Hope, meet absurdity

It’s March 31st. The winds have been blowing here in the Pacific Northwest and the days careen between gorgeous and bitter. Fourteen years ago today, my mother died. The sun was shining—it was windy that day, too. Two burly dopes in baggy black suits came to our house, put my mother’s body into a gray body bag, zipped it up, and then humped her out of the bedroom (my sister’s room back in the day) through the dining room, out the door, down the stairs, across the driveway, and into a black hearse. Off to the embalmer. When your mother…


The John Stevens Shop ~ Established 1705

by Richard Pelletier

“John Stevens, Stone Cutter Takes this method to inform the public and his former employers in particular THAT he carries on the stone-cutters business at his shop the North end of Thames Street where any persons may be supplied with tombstones, gravestones, hearths, and printers press stones, and where every kind of work in stone is performed in the neatest and most elegant manner.”

Newport Mercury, October 27, 1781

29 Thames Street, Newport Rhode Island

LATE AFTERNOON. A warm September day. Autumn light drifts down through the windows and skylights…


Proust is a great winged creature often seen circling over Orr Road on Whidbey Island © Richard Pelletier

Tell me, what’s around the bend in your writing life? If you had wings, where would you fly to next? Are you satisfied? You ever think you could kick this thing up a notch or two? Where could you go with your writing if you could make it better by this much? Or that much? What might happen if you knew how a Shakespearean sonnet is made? What if you actually wrote one? And what if you began to fall head over heels with the whole heaving apparatus that is the English language? What would that be like?

Some of…


Ellie and the New Yorker ~ Capitol Hill, Seattle, WA ca. 2012 (photograph by richard pelletier)

I fantasized about murder. Killing. I could drown her in my bathtub, which could work, but too nasty. Brutal and noisy. Wet. Too horrible to see all the way through. I thought: twist her neck. Just grab her little head and wrench with every ounce of strength I had. SNAP. Over. Abandonment seemed more merciful. Put her in the cat carrier with a blanket, a toy, some kibbles. Around midnight, carry her from my apartment over to the imposing brick manse of the Archbishop of Seattle (two blocks away) and place my sad little package on the good Father’s doorstep…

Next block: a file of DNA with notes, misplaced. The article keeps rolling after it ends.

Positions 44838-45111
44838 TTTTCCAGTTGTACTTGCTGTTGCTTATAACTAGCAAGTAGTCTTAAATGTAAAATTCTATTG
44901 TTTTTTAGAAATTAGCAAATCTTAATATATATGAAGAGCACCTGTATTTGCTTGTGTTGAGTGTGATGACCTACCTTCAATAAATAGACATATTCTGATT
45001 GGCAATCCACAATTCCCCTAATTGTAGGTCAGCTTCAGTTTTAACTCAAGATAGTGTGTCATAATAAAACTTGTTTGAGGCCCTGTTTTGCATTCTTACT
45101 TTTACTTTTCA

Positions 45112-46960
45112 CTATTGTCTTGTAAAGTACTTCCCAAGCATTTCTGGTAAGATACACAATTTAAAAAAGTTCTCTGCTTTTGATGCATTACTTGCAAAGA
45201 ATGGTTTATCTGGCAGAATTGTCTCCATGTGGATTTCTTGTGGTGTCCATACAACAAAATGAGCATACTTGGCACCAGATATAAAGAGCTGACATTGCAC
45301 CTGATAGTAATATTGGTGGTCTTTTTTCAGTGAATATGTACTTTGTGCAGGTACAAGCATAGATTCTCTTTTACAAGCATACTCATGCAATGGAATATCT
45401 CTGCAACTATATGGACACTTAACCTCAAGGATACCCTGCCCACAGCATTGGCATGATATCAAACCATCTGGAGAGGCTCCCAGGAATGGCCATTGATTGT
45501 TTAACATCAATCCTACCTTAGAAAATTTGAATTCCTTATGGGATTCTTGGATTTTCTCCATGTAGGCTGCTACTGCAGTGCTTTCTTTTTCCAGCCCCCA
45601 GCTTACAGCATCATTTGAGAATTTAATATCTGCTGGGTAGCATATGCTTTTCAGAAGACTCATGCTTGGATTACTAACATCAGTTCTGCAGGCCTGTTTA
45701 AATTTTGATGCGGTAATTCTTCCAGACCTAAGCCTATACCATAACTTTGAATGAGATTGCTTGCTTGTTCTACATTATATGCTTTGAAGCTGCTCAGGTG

Welcome to post 5 in an ongoing totally fascinating exploration of Robert McKee’s new book, Storynomics: Story-Driven Marketing in a Post-Advertising World. In our last post we, I, excerpted McKee on the difference between narrative and story. Narrative is the guy at the bar, or the friend at the cafe, who drones on and on and on in a numbing recitation of all the stuff that happened when he went to Vegas or wherever. We’ve all been there. …


Welcome to post numero quatro where we reveal some of what’s going on in Robert McKee’s new book, Storynomics: Story-Driven Marketing in a Post-Advertising World. So far we’ve covered marketing deception around rational and emotion communications. We’ve touched on what defines a story. Why is that different from narrative? And quite fascinating to me, we’ve touched on The Evolution of Story and the story-making mind. I was quite moved when I came across the notion of the dawn of self-awareness, the first sense of “me” and how story-making emerged to help early humans make some kind of sense of the…


This is the third post in an ongoing project to unpack Robert Mckee’s new book, Storynomics: Story-Driven Marketing in a Post Advertising World.


In our last post, we talked a little about rational communications, rhetoric and emotional communications and what constitutes the current problem. No one believes marketing and/or advertising anymore. The remedy, per Robert McKee and Thomas Gerace, in Storynomics: Story-Driven Marketing in a Post-Advertising World, is story.

Excerpt: A well-told story captures our attention, holds us in suspense, and pays off with a meaningful emotional experience. Emotional because we empathize with its characters; meaningful because the actions of our protagonist deliver insights into human nature. The word itself, story, confuses many marketers. Some, for example, use the words content and story…


This is the maiden voyage of a series of blog posts about storytelling in marketing. First up is Robert McKee’s new book on storytelling for business, Storynomics: Story-Driven Marketing in a Post-Advertising World. If you don’t know McKee, he is longtime screenwriting guru whose name is linked to a truckload of award-winning films over the past several decades. He’s an astute observer, a precise writer, and is wicked knowledgeable about how stories are put together, what constitutes a story and now, how the business world can put stories to work. The number one reason this book is important is trust…


{ “Perhaps home is not a place but simply an irrevocable condition.” ~ James Baldwin }

I woke up in the Emergency Room. St. Anne’s Hospital. Where I was born. My mother and my sister were in the room. I still remember the nurse. “Is he a user?” I’d passed out and fell backward onto the sidewalk and hit my head full on. As I lay there, writhing and convulsing, my girlfriend called an ambulance.

I had a bit of a secret. Poorly kept. The situation was delicate, touch and go. I conjure up an image of my teenage self sprawled out on a lawn, at some outdoor concert, half conscious. Don’t know what this bird…

Richard Pelletier

I help companies tell better stories. I train writers with the Dark Angels. Co-author of Established. Five Cool Things blog.

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